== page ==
Kevin J. Costa teaches English and Drama at the McDonogh School, Owings Mills, MD
This is a pre-reading exercise for the study of Hamlet.
Common Core State Standards covered: RL.6-12.2, 4, 5, 7
What's On for Today and Why
Using the Insider's Guide video for Hamlet, students will work with famous quotes from the play in an active way to introduce them to the play’s language and issues; to engage with the play’s cultural significance; and to reinforce their understanding of the of grammatical structure in an engaging, performance-based manner.
This lesson, depending on your time, can take from 1-2 45-minute classes.
What You Need
Folger edition of Hamlet
Available in Folger print edition and Folger Digital Texts
- Key to Famous Lines and Phrases (below)
- Hamlet Insider's Guide Worksheet (below)
- Objectives and Tactics Handout (below)
- Folger videos "Insider's Guide:Hamlet," and "Is That Your Sandwich?"
Hamlet Quotes & Phrases
Hamlet Insider's Guide Worksheet
Objectives and Tactics Handout
Insider's Guide: Hamlet
Is That Your Sandwich?
What To Do
1. Show students the Folger's video, Hamlet: An Insider’s Guide, and take special note of the narrator’s comment, “You probably know more of the language of the play than you think. . . . This play has become so important, so central to our imagination . . .” This may be emphasized in step #3, when you turn to famous lines and phrases.
2. Facilitate a discussion about what the students do or don’t know about the play already. Has anyone read it? Does anyone know the story? Does anyone know famous quotes from the play? What are they? What do they think the play will be about? Does anyone know famous movie titles, for instance, that allude to Hamlet (e.g., What Dreams May Come) or book or song titles (or lyrics)?
3. Using the Folger edition of Hamlet, turn to pp. 339-42, “Key to Famous Lines and Phrases.” If you are using an e-book, online text, or other edition of the play that is not the Folger, please refer to the handout, below. Note that Folger e-books are available for tablets and e-readers.
4. Divide the class into groups of 4 or 5 students, and have them each choose one different quote per person (it doesn’t matter, however, if some groups pick the same quotes).
5. The objective is to have each group stage a famous quote. They do not need the full context of the quote(s) to do this; the idea is to have them play with little sections of language.
6. Once they have chosen their quotes, show them the Folger video, Is That Your Sandwich, which offers a lesson about how a single line may be spoken in a number of different ways based on how a student chooses to emphasize a word or words.
7. After you screen the video, ask one group to take a short line of text from the "Key to Famous Lines and Phrases" and play with stressing different parts of the sentence to see how meaning changes. It might be best to have the student or group speaking the line not be ones to describe the meaning; leave that up to the class to reflect on, and you’ll engage more of the class. Very likely, students will assign adjectives to what they hear in the spoken line. Encourage students to talk about how meaning changes, and have them describe the state of the speaker. Is he or she “angry,” “scared,” “happy,” etc.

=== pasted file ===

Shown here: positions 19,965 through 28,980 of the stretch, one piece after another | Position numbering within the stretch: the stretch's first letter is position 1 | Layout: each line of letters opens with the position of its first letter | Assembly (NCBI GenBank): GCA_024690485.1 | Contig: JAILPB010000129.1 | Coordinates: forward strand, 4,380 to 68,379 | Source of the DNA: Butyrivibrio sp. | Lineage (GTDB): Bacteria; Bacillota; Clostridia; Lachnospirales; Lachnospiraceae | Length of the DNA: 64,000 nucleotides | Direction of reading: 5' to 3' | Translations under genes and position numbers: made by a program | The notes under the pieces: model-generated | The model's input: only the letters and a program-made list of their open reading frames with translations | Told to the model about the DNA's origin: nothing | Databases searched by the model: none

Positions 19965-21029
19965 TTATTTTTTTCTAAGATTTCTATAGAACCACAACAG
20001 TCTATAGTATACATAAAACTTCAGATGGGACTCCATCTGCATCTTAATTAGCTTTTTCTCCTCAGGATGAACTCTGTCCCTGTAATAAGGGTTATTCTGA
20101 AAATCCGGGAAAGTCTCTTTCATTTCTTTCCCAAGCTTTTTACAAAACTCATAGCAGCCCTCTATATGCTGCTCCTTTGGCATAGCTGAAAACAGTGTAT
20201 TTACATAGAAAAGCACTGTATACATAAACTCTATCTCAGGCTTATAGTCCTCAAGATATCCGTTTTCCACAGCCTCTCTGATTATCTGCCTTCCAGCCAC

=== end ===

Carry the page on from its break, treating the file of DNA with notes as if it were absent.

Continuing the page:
8. Groups should now work on the lines they’ve chosen, and each student should print or access the handout, "Hamlet Insider's Guide Worksheet," below. Refer to the directions on this handout for details about this step in the lesson. Please note that this handout references "Objectives and Tactics Handout." You may wish to go over both handouts before students begin this step.
9. Once students have completed step number 8, you are ready to stage a mini festival of famous quotes from Hamlet. Ask the class to sit in a circle (if you have access to a school theatre, try to reserve that space). Each group should have one quote and accompanying mini-play per group member; this way, each student will have a chance to “star” in a mini scenario, and each will have a chance to play as part of the ensemble. Students may go in any order -- this is up to you. The hope is that these lines will serve as the starting point for imaginative, fun work with Shakespeare’s language. By having students “do” a line, they will be unpacking the possibilities of its meaning without even realizing it.
10. After everyone has gone, facilitate a class debrief on this lesson. Have each student in the circle finish the phrase, “I learned . . .”
11. Since the language of objectives and tactics rely heavily on sentence structure, you may choose to reinforce their grammar learning in having them debrief on the difference between adjectives, verbs, subjects, and objects. This is an active, practical lesson on grammar as well as on Shakespeare and acting.
How Did It Go?
- Did students feel comfortable working with small bits from a big play?
- What did they love most about this exercise?
- Do they understand that meaning in Shakespeare isn’t "hidden" or one fixed thing but that meaning is the result their choices and of Shakespeare’s language?
- Do they see how the choices they make are understood in terms of objectives and tactics?
When students realize that doing Shakespeare helps them to understand Shakespeare, they will interact with the plays in very different ways.
Transfer and Application
Each Folger edition of Shakespeare’s plays includes an appendix, "Key to Famous Lines and Phrases," so this lesson can be adapted to every single play. This is an excellent pre-reading strategy to familiarize students with the play in small bits, that introduces them to some basic concepts from theatre, and that can reinforce their understanding of sentence structure and grammar.
If you used this lesson, we would like to hear how it went and about any adaptations you made to suit the needs of YOUR students.
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